I asked community members about rumors that challenged their commitment. They politely but systematically swatted each challenge away as fake news. People who left the sect were flawed. Their now-imprisoned “prophet” did nothing wrong. Challengers are just uninformed or out to defeat the sect.

I have written lots about how a habit of automatically dismissing all challengers is a key symptom of cultish, even evil, behavior. And yet being with these people, impressed as I was by her sect’s communitarian practices, reminded me of the virtue of such systematic dismissiveness. There’s something to be said for “Shut up. It’s our plan, and we’re sticking with it.”

Stubborn faith in a tribal narrative is necessary for cultural cohesion, committing to faith in some unifying myth and actively ignoring its contradictions. For cultural cohesion in marriage, business, or a spiritual community, there’s a place for just shutting up and sticking to the path. Groupthink both hurts and herds us.

I grew up in almost the exact opposite of the FLDS culture, perhaps one that’s no less exotic — one that bought fully into “the truth shall set you free," ignoring the way that the truth also makes us freak. 

In the 1970s, my family embraced humanistic psychology and the encounter group movement. In our family’s interpretation of it, the secret to harmony was sharing your uncensored, honest feelings and opinions, no matter how controversial or different from other people’s beliefs.

That movement didn’t turn out well. You open all the cans of worms, and what do you get? A household strewed with cans of worms, landmines to trip over everywhere. We ended up processing too much. The successful marriages I see today do a lot of grinning and bearing it, partners biting their tongues and letting stuff slide.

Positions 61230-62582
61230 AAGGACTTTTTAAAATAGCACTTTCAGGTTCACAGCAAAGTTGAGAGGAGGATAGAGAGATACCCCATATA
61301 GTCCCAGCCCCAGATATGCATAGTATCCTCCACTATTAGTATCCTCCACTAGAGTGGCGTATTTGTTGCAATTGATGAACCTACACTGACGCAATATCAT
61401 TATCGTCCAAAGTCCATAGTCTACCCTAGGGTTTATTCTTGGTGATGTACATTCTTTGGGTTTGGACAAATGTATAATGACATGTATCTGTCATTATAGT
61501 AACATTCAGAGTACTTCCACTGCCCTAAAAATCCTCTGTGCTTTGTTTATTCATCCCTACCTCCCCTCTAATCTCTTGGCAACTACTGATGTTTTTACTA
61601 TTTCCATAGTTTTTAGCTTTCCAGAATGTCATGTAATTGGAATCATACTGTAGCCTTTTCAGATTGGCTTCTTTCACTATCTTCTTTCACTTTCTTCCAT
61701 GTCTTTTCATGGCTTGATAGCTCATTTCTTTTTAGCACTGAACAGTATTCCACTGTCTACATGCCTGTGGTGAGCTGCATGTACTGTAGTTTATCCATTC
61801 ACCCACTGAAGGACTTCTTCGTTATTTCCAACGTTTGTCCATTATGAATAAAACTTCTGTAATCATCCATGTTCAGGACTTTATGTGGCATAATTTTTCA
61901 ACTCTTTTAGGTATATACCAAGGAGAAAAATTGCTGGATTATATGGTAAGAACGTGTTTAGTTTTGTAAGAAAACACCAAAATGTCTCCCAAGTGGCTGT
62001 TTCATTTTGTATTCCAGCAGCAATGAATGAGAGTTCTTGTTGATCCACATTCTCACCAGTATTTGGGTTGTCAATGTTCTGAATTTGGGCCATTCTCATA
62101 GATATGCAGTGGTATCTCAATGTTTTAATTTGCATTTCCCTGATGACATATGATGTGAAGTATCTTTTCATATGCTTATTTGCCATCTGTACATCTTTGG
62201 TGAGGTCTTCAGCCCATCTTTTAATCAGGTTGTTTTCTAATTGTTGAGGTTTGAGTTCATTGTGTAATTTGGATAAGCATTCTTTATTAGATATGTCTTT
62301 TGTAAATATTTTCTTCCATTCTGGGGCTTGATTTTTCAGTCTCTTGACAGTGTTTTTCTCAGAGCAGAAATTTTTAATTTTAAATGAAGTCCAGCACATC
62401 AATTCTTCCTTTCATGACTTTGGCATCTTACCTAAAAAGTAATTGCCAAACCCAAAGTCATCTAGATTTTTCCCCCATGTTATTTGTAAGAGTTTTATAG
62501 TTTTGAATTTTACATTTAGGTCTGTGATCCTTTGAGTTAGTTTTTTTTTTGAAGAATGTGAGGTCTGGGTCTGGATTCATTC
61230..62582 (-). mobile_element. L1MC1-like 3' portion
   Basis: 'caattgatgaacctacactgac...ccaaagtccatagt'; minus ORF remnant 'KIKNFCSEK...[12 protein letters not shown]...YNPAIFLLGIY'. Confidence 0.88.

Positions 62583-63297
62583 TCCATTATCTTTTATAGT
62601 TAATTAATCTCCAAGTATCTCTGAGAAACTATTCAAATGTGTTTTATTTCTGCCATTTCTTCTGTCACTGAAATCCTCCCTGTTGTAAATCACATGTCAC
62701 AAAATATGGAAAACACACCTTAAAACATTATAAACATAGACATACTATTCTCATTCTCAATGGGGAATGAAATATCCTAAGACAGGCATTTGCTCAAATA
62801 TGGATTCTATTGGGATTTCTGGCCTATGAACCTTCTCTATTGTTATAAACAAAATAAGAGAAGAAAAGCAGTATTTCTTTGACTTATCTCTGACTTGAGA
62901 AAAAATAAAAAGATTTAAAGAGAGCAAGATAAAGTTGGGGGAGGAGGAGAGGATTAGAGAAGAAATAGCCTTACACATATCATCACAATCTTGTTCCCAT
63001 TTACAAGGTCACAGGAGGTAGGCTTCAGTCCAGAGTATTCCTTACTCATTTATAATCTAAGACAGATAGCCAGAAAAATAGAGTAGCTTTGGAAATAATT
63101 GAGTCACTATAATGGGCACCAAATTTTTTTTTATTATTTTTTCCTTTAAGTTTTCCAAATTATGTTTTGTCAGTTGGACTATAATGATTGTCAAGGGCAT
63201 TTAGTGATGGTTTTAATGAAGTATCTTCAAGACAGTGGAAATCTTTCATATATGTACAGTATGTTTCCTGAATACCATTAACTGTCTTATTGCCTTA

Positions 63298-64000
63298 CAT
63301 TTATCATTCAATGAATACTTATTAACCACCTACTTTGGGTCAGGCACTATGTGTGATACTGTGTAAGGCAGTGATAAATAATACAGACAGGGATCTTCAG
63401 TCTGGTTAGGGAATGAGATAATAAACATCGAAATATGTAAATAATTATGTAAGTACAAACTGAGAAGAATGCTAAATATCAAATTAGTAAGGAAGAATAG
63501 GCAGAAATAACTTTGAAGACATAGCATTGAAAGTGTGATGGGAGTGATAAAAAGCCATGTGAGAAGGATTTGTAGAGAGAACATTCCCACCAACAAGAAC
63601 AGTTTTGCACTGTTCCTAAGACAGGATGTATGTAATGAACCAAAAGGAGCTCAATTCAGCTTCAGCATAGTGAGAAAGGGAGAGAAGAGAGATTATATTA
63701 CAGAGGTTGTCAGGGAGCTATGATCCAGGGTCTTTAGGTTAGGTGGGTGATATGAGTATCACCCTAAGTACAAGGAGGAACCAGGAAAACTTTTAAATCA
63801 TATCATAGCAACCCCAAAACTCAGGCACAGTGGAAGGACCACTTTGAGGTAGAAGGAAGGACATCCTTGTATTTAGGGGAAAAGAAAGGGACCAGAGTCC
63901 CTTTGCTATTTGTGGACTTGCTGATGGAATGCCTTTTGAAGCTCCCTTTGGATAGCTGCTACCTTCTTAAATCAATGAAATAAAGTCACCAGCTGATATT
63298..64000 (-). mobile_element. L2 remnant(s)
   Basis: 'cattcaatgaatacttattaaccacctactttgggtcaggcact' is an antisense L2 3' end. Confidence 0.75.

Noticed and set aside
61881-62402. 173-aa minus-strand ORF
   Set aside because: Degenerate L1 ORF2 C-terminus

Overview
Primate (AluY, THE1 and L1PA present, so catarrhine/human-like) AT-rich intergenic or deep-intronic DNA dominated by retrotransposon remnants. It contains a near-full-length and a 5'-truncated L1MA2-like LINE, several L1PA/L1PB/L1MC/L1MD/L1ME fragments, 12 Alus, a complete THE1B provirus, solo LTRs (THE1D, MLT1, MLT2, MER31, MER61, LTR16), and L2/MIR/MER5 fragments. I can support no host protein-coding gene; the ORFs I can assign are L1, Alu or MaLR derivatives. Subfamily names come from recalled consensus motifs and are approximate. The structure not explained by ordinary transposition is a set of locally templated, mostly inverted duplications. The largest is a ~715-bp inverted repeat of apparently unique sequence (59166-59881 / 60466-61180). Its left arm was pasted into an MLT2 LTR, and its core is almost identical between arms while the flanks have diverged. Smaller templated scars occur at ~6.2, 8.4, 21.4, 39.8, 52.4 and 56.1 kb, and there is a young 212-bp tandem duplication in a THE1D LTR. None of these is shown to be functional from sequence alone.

So I’m torn, especially these days as global pressures argue for greater unity. Anything goes; democracy and capitalism aren’t working as well as we hoped, and yet neither is authoritarian leadership and their flocks of followers of unrealistic myths. Politically, the question plays out as culture wars, some arguing that we need to retreat to old myths, and others, like me, arguing that we need to plow forward toward greater critical thinking skills and self-expression for all.

I have research colleagues who believe the solution is for everyone to just wake up and embrace scientific reality. Ironically, I don’t think that’s realistic.

I have to be realistic about how unrealistic humans have to be. I think facing reality could make our heads explode. There’s no evidence that humans could en masse give up the ghost, the supernatural miracle magic that affords us comfort and cohesion.

And yet the alternative, living the myths that provide cultural cohesion isn’t promising either. I got a taste of that talking to these people who surrendered their will to a myth that forces them to deny dangerous aspects of their reality.

In sum, reality is too boring and terrifying to embrace. Fantasy is too alluring and dangerous to guide us to survival.

The culture wars — the free-for-all democratic self-expression of my culture vs. the blind faith in unifying myths of other cultures — I see it like this:

We're like rubber; they're like glue.

We're chaotic, and they're screwed too.